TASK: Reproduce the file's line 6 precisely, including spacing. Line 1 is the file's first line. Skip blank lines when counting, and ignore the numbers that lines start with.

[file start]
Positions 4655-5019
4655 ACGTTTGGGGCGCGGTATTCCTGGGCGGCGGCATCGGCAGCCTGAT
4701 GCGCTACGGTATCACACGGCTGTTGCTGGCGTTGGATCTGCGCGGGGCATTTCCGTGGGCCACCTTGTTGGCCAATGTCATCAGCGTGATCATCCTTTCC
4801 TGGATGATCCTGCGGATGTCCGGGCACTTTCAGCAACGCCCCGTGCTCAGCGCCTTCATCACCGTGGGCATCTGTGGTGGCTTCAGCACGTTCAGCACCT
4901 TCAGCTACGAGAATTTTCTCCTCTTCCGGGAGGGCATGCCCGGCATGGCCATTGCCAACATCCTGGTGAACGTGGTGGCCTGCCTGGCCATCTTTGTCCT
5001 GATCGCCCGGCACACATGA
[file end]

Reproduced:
5001 GATCGCCCGGCACACATGA